- Center for Primary Care, PC --- Augusta, GA
- Eisenhower AMC-Ft. Gordon - Fort Gordon, GA
- Georgia Health Sciences University - Augusta, GA
- Harbin Clinic Internal Medicine - Rome, GA
- Martin Army Medical Home - Primary Care - Fort Benning, GA
- Memorial Health University Medical Center - Savannah, GA
- Northeast Georgia Physicians Group Braselton Clinic - Hoschton, GA
- TMC-5-Ft. Benning, Primary Care Clinics - Fort Benning, GA
To date, Georgia now boasts more than 20 practices or residency programs, and more than 125 physicians and their teams who have achieved NCQA Recognition as a Patient Centered Medical Home. Note how far our State has come with this healthcare milestone; just a short time ago Georgia only had 5 practices and 45 clinicians with NCQA recognition.
As an Academy, we continue to support all the participants of the PCMH University project throughout their journey towards becoming a PCMH, and their continued transition beyond achieving PCMH status. We also recognize and congratulate all physicians and clinicians in our great state for their continued commitment to the communities in which they serve, as we all strive for excellence in providing patient care.
Doctors to Get Paid More for 'Medical Home'
By: Andy Miller Published: Jan 31, 2012 in Georgia Health News (reprinted with permission)
Paying primary care doctors more for delivering better care is not a new idea. It has been championed for years as a way to improve patients' health and reduce medical costs.
Now, two health insurers with a major presence in Georgia have announced big steps to make the idea a reality. And the prospect has primary care physicians excited.
WellPoint, the parent company of Blue Cross and Blue Shield of Georgia, announced a plan last week for raising primary care pay.
Blue Cross, Georgia's largest health insurer with more than 2 million members in the state, said it will launch this ''patient-centered medical home'' payment plan in the state next year. Doctors in the Blue Cross network could eventually earn up to 50 percent more than their current pay.
A central goal is to control health costs. In an announcement last week, WellPoint said some of its pilot medical-home programs have seen an 18 percent decrease in hospital admissions and a 15 percent drop in emergency room visits.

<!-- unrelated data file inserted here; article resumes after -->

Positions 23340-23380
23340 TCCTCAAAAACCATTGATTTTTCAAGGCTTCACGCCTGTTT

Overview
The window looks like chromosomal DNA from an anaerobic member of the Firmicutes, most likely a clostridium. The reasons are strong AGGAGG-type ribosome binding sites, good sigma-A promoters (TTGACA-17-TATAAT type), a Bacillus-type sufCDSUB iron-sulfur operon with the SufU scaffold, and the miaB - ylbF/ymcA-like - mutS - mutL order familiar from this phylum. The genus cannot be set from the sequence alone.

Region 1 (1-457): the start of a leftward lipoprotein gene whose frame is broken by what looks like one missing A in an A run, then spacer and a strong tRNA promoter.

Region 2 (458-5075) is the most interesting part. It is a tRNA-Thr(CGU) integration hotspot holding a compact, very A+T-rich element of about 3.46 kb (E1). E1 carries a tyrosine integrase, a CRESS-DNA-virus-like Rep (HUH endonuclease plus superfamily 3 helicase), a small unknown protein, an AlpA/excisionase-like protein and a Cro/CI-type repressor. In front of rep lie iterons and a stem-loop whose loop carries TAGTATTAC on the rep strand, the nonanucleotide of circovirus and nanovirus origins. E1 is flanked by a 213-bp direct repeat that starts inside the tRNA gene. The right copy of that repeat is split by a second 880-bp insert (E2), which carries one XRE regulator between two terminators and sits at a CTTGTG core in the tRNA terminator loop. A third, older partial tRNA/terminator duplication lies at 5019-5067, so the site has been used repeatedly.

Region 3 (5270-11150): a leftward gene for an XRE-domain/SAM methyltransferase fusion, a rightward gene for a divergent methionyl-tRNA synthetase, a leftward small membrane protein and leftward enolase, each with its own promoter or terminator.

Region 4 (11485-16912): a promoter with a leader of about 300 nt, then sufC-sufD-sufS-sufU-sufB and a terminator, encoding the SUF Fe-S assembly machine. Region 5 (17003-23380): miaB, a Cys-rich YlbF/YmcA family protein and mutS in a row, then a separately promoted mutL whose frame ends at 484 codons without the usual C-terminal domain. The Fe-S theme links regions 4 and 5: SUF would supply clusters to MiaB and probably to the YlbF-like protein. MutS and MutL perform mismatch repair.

Meanwhile, Aetna, a Hartford, Conn.-based insurer with 600,000 members in Georgia, announced a plan Monday to pay some primary care physicians an extra $2 to $3 per member per month.
In both cases, the insurers are focusing on the medical home concept, which designates a specific primary care doctor's practice as the patient's "home."
Under this concept, a primary care doctor (such as an internist, pediatrician or family medicine physician) coordinates care for all the patient's needs. This would include managing chronic diseases such as asthma and diabetes and delivering other services that aren't now reimbursed.
It may mean having 24-hour access for patients as an alternative to the emergency room, or bringing in a social worker or psychologist to work with a patient, Dr. Kathryn Cheek, a Columbus pediatrician, said Tuesday. "We already do it a lot in pediatrics,'' said Cheek, who is president of the Georgia chapter of the American Academy of Pediatrics. "It's exciting that somebody is finally realizing the value of what we do and potentially what we can do. I hope it comes to fruition."
Keeping in touch with the patient
A medical home â€“ by tracking a patient's referrals, procedures, medications and appointments â€“ helps ''make sure your patients don't fall through the cracks,'' said Dr. Harry Strothers, an East Point family medicine physician.
If diabetic patients miss any of their regular appointments, for example, the doctor's office would call them to make sure they get the needed checkups, said Strothers.